Feeds

Adobe cites bad blood for closed Flash

Wary of corporate agendas

Intelligent flash storage arrays

Everyone loves open source - well, everyone apart from Microsoft, that is. The only problem with open source is deciding how much code control you're willing to relinquish, especially when open source puts your precious bits and bytes - and ultimately your own product plans - into the hands of your competitors.

Adobe Systems' Flash has long dominated PCs and the web, but the company has been under slowly mounting pressure to open source the player's source code.

This came to a head recently when Dion Almaer, co-founder of Ajaxian.com and Google's open web advocate, delivered a talk on the state of AJAX at Google Developer Day in London. I asked Almaer why Google makes little use of Adobe Systems' Flash, YouTube aside, and he gave a forthright answer.

Flash is not "open enough," he said, explaining that the Flash player is not open source and its development is not driven by the community. Google likes the technology, he added, and its closed-source status is a matter of ongoing discussion.

I put this to Dave McAllister, Adobe's director of standards and open source. "Dion and I have exchanged opinions about this," he said, adding that "there are constant discussions with Google," though he could not confirm any on this specific matter.

McAllister noted the SWF format for compiled Flash content is an open specification and that the Flex Software Development Kit (SDK) for building Flash content is open source, but said there is little prospect of open sourcing the player itself.

Media friendly

"Sixty-five per cent of the code is not owned by Adobe," he claimed. "We spend an incredible amount of money to license audio and video codecs that we then give away for free. If we open sourced the code of the Flash player, we would immediately fragment the video runtime market, because we can't give away those codecs."

McAllister rejected Almaer's point about the community, saying there is "peer participation, a visible roadmap, open bug bases, and open discussion between engineers and developers...the only open source principle that doesn't get communicated is the actual source code." Ah.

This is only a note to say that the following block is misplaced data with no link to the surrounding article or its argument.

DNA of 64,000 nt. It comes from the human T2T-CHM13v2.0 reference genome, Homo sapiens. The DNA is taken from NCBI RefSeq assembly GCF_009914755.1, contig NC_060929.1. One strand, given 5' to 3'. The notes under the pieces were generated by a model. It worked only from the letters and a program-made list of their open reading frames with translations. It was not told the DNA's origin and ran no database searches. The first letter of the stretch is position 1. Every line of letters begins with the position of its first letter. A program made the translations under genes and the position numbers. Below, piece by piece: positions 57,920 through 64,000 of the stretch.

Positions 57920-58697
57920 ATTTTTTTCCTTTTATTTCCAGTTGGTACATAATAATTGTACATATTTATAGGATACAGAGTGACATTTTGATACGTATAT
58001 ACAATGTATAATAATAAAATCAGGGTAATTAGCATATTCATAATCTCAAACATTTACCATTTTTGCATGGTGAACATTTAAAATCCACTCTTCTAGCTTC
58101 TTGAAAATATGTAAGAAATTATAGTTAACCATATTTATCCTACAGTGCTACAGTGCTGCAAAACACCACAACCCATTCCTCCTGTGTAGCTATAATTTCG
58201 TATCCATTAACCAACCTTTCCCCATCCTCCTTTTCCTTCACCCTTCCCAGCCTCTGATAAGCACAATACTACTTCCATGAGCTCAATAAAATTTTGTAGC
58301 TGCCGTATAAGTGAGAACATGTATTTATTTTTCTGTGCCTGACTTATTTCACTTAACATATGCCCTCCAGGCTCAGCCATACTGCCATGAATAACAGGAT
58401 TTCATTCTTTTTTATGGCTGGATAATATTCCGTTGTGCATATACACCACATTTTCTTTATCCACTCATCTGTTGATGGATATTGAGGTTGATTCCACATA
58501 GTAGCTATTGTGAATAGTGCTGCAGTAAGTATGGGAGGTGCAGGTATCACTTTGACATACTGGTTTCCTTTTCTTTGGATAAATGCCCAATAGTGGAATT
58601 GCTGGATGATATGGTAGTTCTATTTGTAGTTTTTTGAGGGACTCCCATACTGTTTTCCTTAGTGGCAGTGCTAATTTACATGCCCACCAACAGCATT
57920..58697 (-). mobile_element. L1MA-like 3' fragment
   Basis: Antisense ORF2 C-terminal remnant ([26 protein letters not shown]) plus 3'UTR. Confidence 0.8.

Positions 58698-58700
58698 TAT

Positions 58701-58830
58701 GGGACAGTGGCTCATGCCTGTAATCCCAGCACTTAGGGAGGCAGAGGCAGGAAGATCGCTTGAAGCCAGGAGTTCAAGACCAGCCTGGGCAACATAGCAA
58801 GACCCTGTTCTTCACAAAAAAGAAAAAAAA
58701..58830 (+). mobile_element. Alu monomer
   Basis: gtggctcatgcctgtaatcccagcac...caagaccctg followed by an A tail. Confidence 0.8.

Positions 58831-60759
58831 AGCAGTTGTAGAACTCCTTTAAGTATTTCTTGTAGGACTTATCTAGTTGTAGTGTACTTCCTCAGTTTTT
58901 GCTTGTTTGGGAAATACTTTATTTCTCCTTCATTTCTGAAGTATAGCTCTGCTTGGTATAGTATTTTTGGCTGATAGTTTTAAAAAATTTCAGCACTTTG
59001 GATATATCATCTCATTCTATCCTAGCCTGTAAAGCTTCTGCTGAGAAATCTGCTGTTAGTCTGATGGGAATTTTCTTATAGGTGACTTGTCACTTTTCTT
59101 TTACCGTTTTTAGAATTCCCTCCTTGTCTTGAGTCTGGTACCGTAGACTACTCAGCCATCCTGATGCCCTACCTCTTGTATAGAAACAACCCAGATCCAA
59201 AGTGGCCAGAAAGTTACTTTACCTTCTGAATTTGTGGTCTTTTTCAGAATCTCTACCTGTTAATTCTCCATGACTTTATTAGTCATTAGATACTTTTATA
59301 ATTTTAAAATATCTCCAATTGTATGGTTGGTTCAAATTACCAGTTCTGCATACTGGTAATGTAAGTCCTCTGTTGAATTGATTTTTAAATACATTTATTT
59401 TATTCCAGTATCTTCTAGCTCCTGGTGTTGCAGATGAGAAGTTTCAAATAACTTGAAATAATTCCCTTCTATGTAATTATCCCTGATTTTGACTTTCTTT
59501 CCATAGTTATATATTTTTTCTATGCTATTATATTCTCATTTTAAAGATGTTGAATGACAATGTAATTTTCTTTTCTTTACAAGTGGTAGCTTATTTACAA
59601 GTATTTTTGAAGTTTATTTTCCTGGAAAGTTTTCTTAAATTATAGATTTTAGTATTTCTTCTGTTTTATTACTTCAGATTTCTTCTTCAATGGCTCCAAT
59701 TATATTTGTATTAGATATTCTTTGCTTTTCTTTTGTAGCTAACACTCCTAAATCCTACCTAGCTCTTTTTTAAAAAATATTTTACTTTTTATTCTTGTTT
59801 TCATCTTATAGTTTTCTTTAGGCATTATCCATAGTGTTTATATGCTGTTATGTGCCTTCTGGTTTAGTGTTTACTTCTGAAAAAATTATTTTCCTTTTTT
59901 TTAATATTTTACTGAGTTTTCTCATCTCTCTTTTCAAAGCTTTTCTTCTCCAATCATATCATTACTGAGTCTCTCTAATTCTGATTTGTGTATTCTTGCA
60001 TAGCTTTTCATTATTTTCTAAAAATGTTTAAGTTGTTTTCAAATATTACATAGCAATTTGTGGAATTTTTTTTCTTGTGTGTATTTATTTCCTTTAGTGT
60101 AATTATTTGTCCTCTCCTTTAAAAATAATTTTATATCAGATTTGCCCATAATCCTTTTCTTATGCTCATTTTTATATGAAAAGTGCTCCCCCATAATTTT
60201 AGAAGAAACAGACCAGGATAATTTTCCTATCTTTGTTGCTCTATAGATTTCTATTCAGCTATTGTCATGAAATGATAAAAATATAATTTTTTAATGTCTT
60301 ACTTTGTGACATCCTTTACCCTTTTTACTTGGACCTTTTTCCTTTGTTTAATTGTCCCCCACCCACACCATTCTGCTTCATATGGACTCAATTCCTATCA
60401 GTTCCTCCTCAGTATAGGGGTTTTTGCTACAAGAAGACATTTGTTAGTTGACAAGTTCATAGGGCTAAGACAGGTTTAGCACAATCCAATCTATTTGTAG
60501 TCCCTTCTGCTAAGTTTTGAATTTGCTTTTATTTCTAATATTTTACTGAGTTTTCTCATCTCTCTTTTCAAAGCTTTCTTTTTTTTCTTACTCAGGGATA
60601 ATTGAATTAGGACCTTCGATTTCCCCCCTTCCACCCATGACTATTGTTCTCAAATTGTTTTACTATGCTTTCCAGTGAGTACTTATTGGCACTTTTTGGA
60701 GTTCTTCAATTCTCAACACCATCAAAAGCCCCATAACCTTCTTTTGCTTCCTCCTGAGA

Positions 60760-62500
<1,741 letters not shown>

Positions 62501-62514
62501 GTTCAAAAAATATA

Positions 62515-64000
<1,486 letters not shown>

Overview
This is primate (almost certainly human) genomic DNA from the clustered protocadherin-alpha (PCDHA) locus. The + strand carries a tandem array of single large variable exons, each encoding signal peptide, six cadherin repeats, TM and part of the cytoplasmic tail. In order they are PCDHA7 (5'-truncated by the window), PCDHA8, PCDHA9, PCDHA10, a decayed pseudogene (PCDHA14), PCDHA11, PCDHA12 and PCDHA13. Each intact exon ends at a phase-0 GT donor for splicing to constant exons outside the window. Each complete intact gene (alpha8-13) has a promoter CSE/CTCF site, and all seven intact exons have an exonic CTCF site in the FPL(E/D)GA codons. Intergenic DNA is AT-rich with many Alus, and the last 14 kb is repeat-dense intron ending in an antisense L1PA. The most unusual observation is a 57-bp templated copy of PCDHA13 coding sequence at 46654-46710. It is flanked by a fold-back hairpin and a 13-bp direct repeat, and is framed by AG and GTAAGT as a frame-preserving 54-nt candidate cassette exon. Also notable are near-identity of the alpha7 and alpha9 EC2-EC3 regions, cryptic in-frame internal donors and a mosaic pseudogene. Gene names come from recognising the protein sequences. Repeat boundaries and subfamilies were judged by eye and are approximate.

Haven't we been here with Sun Microsystems, before it eventually open sourced Java?

McAllister was dismissive of the comparison.

"The lesson learned from the Java exercise is that a marketplace that is losing speed can attempt to regain some of it from open source. We can certainly learn from [Sun] that it's very easy for competitors to sabotage your own efforts," he said.

Providing a secure and efficient Helpdesk

Next page: Browser comparison

More from The Register

next story
Preview redux: Microsoft ships new Windows 10 build with 7,000 changes
Latest bleeding-edge bits borrow Action Center from Windows Phone
Google opens Inbox – email for people too thick to handle email
Print this article out and give it to someone tech-y if you get stuck
Microsoft promises Windows 10 will mean two-factor auth for all
Sneak peek at security features Redmond's baking into new OS
FTDI yanks chip-bricking driver from Windows Update, vows to fight on
Next driver to battle fake chips with 'non-invasive' methods
UNIX greybeards threaten Debian fork over systemd plan
'Veteran Unix Admins' fear desktop emphasis is betraying open source
Entity Framework goes 'code first' as Microsoft pulls visual design tool
Visual Studio database diagramming's out the window
Google+ goes TITSUP. But WHO knew? How long? Anyone ... Hello ...
Wobbly Gmail, Contacts, Calendar on the other hand ...
prev story

Whitepapers

Why cloud backup?
Combining the latest advancements in disk-based backup with secure, integrated, cloud technologies offer organizations fast and assured recovery of their critical enterprise data.
A strategic approach to identity relationship management
ForgeRock commissioned Forrester to evaluate companies’ IAM practices and requirements when it comes to customer-facing scenarios versus employee-facing ones.
Security for virtualized datacentres
Legacy security solutions are inefficient due to the architectural differences between physical and virtual environments.
Reg Reader Research: SaaS based Email and Office Productivity Tools
Read this Reg reader report which provides advice and guidance for SMBs towards the use of SaaS based email and Office productivity tools.
New hybrid storage solutions
Tackling data challenges through emerging hybrid storage solutions that enable optimum database performance whilst managing costs and increasingly large data stores.